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Getting enough sleep is a 'game changer' for weight loss, study finds

Appetite regulation is better when people get adequate nightly rest, experts say. 
Sound Asleep: Beautiful Plus Size Woman Sleeping on a Bed
The new research provides compelling evidence that when chronic nightly sleep deprivation is restored to a healthy number of hours, people eat less.Fresh Splash / Getty Images
/ Source: TODAY

To lose weight, the basic advice is to eat less and move more, but don’t underestimate the power of sleep.

Getting sufficient rest at night reduces the amount of food people eat during the day — about 270 fewer calories on average than adults who are chronically sleep deprived, new research published in JAMA Internal Medicine had found.

If maintained over three years, that would amount to a 26-pound weight loss — just by getting an adequate amount of sleep.

“What is it amazing about this study is that there now could be a new tool that people can use in their daily lives to help them lose weight,” Dr. Esra Tasali, the lead author and director of the Sleep Research Center at The University of Chicago Medicine, told TODAY.

“This is in a way a game changer in our efforts to tackle the obesity epidemic.”

It’s long been known from lab studies that sleep deprivation stimulates appetite, increases cravings for sugar and junk food, and increases weight gain, but researchers didn’t know if anything could be done about it “in real life,” Tasali noted.

To test it out, she and her colleagues recruited 80 overweight people who slept less than six-and-a-half hours per night on average — less than the seven to nine hours of sleep recommended by the American Academy of Sleep Medicine.

They were then randomly assigned to one of two groups for two weeks:

Sleep extension, where the participants received personalized “sleep hygiene” counseling to help them find ways to sleep longer — with the goal of staying in bed eight-and-a-half hours per night.

Control group, where the participants continued their usual sleep habits.

The researchers didn’t give them any diet or exercise advice, and didn’t ask them to keep track of their hunger, appetite or food intake. To keep the study in real-life conditions, the participants slept at home, rather than in a sleep lab, and wore devices to track their sleep cycles.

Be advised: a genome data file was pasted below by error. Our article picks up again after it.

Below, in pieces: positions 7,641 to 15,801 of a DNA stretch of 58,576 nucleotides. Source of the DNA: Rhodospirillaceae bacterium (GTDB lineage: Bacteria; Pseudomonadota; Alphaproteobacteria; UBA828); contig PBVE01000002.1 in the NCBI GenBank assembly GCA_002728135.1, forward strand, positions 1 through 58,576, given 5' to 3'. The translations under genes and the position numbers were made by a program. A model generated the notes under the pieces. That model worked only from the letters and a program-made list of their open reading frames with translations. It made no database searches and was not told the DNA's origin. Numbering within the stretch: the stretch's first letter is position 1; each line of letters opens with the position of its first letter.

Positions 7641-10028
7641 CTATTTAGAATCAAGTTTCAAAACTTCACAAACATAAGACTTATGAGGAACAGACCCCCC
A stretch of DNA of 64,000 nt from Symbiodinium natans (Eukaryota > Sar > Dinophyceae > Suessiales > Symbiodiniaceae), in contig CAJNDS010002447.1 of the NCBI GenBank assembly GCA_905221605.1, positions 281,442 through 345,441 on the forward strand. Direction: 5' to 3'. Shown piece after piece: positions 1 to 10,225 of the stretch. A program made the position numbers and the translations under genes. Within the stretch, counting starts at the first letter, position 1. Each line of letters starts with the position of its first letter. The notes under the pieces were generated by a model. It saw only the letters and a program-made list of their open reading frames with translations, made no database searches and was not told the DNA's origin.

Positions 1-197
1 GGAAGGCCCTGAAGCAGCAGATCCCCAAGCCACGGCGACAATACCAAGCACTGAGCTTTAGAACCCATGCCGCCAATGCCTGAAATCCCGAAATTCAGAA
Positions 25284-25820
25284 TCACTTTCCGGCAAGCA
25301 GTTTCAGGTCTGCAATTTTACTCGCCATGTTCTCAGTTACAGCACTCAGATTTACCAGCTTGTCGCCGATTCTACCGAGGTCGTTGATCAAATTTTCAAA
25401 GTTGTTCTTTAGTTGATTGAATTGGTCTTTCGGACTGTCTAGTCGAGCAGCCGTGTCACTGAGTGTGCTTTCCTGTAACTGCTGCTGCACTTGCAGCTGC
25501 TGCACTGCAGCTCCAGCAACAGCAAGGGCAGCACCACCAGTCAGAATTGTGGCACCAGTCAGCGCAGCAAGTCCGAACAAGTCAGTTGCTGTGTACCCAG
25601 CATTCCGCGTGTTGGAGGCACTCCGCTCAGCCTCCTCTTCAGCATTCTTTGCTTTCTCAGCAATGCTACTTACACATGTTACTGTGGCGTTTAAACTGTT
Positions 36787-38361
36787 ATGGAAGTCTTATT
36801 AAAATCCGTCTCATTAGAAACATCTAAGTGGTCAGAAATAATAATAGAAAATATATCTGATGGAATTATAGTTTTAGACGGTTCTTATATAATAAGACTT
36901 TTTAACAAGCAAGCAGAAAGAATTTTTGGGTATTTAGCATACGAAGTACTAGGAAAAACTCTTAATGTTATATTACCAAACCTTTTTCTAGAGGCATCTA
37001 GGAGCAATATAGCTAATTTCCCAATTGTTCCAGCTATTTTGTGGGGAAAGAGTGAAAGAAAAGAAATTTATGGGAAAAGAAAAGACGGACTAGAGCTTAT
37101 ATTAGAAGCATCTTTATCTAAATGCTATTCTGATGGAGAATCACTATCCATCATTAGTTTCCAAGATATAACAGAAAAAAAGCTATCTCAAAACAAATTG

Their caloric intake was measured with a urine-based test for the most accurate results.

It turned out the participants who received sleep hygiene counseling were able to sleep more than an hour longer per night than the control group, and they ate less — up to 500 fewer calories per day — despite no other lifestyle changes. They also lost about 1 pound, while the control group gained just under a pound.

Hunger and lack of sleep are connected

So what’s going on here? It basically has to do with appetite-regulating hormones, Tasali said.

“Sleep is a state where every cell in the body gets benefit,” she noted. “We better regulate our heart rates, our fat cells, our hormones, and overall, what we call our metabolism.”

Ghrelin, for example, is a hormone that stimulates appetite. It increases with sleep deprivation, but its levels are lower in a fully rested state, so a person feels less hungry, Tasali said.

The brain also has reward centers that are activated when people are sleep-deprived, so they crave more carbohydrates or junk food. Those reward centers are better regulated when people are rested, so “you don’t have that craving for that extra chocolate bar,” she added.

Bottom line: Losing weight all comes down to comprehensive lifestyle change, said NBC News Health and Nutrition Editor Madelyn Fernstrom, who called the new study carefully done.

“Increasing data like these show that food intake, activity, sleep and stress are all important components for successful weight loss,” she noted. “Everyone is different, and figuring out where you are vulnerable — and fixing that — is the key to long term success.”

Fernstrom said the new research provides compelling evidence that when chronic nightly sleep deprivation is restored to a healthy number of hours — around eight — food intake is reduced. There are clearly connections between metabolic signaling and sleep deprivation, with impact that’s likely both behavioral and biological, she added.

But it’s not about sleeping more if you’re already getting enough rest, both experts cautioned. Adults who slumber more than nine hours a day may not be getting healthy sleep anymore or eating less, Tasali said.

How to get adequate sleep:

To get the recommended seven to nine hours of sleep a night, participants in the study received some of these tips:

Limit the use of electronic devices before bedtime: This was “the most effective intervention in our sleep hygiene program,” Tasali said.

Read an old-fashioned paper book around bed time: The participants were surprised just how useful it was to wind down and begin to fall asleep.

Reduce light exposure: It’s a wake-up signal to the brain. You should also limit activities that are stimulating or engaging, keeping you from slumber.

Organize your morning routine a little better: Preparing your lunch bag the night before and other small changes can save you 15-20 minutes in the morning, allowing more time for sleep.

People in the study were surprised how much of a difference all the tips made in their lives, Tasali said.

“They were feeling more energetic, in a better mood,” she noted. “(Sleep) is not just for the brain, but for the body.”